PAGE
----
City of Cardiff Council gives green light for Plasdŵr

City of Cardiff Council planning committee has today (15th March) approved plans for the remaining elements of Plasdŵr, with lead developer Redrow starting work on the first homes later this month.

The first residents of Plasdŵr are expected to move in during the autumn and will be the founding members of the community in north-west Cardiff. Redrow is planning to hold a meeting for those in the wider community, ahead of starting construction for the first phase at Parc Plymouth, to discuss the development and any queries.

The main application, passed by the city’s planning committee, includes an illustrative masterplan for the entire 900-acre (368-hectare) site that borders Radyr, Danescourt, Fairwater, Pentrebane and St. Fagans, where developers intend to create a “world-class, sustainable community”.

Described as a “garden city for the 21st century”, Plasdŵr takes inspiration from the successful movement founded on the principles of “fresh air, sunlight, breathing room and playing room”.

Plasdŵr will be made up of distinct areas of individual character, blending heritage with contemporary living. The development will also contribute a total of £55.7million in community benefits including four primary schools, a secondary school, health centres, shops, offices, pubs and restaurants, leisure centres, playing fields and parks and preserved woodland.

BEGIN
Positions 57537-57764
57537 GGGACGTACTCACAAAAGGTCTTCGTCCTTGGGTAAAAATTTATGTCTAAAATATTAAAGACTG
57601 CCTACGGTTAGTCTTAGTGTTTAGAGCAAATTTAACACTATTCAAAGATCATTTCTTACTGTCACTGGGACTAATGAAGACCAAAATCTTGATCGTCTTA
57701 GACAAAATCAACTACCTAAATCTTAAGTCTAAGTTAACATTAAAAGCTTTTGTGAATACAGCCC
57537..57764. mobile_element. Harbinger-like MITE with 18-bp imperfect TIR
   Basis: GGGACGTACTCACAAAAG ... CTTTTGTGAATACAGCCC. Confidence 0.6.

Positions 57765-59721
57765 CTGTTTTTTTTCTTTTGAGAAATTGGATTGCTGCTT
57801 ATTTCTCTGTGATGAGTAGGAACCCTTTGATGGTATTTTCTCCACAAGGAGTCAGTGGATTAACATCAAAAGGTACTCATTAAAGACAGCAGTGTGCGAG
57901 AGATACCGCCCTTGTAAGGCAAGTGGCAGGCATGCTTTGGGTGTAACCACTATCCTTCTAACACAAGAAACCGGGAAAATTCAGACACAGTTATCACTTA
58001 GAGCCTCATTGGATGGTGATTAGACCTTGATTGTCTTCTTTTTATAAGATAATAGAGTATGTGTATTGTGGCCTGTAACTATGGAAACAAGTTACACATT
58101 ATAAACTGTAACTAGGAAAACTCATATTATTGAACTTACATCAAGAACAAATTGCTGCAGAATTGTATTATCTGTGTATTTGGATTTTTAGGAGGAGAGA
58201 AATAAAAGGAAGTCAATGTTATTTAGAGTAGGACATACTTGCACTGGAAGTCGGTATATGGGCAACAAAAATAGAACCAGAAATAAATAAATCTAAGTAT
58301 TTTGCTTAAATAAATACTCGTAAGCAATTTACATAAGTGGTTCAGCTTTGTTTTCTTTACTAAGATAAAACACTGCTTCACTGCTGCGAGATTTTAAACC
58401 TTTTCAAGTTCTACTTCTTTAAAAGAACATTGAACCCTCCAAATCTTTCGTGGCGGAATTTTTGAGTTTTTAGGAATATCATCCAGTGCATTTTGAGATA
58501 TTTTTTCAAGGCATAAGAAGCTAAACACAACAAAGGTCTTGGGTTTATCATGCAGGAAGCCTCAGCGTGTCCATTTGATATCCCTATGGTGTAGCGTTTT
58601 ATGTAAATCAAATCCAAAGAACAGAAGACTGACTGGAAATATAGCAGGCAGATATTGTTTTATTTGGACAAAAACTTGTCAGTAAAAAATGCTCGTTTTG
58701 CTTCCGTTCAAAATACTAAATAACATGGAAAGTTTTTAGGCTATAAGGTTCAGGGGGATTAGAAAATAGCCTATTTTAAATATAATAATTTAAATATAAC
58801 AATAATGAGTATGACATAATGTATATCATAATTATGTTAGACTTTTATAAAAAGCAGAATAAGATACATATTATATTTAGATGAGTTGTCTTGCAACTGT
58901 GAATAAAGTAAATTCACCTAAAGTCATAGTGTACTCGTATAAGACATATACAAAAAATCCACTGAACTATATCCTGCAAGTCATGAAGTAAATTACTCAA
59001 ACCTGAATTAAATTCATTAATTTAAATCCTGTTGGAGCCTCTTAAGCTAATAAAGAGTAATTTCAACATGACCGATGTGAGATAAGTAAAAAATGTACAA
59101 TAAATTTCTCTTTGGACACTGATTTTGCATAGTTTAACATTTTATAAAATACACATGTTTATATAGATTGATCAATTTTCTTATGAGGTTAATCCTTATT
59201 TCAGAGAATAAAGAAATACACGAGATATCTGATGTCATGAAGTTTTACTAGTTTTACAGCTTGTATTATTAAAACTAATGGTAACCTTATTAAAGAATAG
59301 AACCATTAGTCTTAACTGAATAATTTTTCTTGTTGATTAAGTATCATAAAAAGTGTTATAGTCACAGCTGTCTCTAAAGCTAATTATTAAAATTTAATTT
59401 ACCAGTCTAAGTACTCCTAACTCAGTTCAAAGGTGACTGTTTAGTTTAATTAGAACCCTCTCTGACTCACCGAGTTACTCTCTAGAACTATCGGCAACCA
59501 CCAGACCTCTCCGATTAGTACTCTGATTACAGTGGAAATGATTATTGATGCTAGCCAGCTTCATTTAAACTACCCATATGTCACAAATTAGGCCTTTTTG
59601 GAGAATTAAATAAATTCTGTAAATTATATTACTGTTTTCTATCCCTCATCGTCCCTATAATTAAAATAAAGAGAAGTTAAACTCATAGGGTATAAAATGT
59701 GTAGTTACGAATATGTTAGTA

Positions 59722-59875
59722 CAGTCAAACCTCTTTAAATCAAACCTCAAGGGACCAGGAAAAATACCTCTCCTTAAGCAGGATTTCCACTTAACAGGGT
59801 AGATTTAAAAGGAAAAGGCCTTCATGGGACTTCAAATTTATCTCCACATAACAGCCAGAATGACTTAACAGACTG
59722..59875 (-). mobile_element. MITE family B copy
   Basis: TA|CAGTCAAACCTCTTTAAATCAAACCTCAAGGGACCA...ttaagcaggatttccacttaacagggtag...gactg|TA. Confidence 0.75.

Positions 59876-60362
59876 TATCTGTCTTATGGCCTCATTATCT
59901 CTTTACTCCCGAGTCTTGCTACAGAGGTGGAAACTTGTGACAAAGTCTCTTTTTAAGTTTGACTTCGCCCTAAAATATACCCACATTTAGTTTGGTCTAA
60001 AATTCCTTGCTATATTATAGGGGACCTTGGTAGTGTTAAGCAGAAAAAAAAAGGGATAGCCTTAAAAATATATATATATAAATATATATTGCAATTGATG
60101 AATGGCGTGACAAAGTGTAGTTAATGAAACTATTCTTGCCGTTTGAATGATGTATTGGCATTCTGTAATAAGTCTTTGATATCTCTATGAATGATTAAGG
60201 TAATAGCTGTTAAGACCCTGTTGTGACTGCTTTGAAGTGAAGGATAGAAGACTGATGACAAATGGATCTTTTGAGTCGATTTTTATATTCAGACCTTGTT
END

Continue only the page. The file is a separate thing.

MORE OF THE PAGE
Sustainability is a key feature of the vision, with a carefully planned hierarchy of roads path and cycleways to maximise walking and cycling and the use of public transport.

Plasdŵr is expected to create over 30,000 jobs during its lifetime, many through the construction phase but also permanent jobs through the education, health, leisure, office and retail space it will install.

Wayne Rees, project director for Plasdŵr at Redrow, welcomed the planning committee’s decision.

“Plasdŵr will deliver the homes and community our capital needs, helping fuel economic growth.

“Integration with existing local communities and infrastructure is key to the success of Plasdŵr, helping it truly become a ‘place’. We are working closely with stakeholders to bring both current and new residents together as neighbours.”

The first 126 of 630 proposed homes, which were approved by planners at the end of last year, will be built on a 16-acre site to the north of Llantrisant Road and construction of these homes is expected to begin before Easter. Infrastructure improvements will continue and work at the Pentrebane site for a further 290 homes will begin before the end of the year.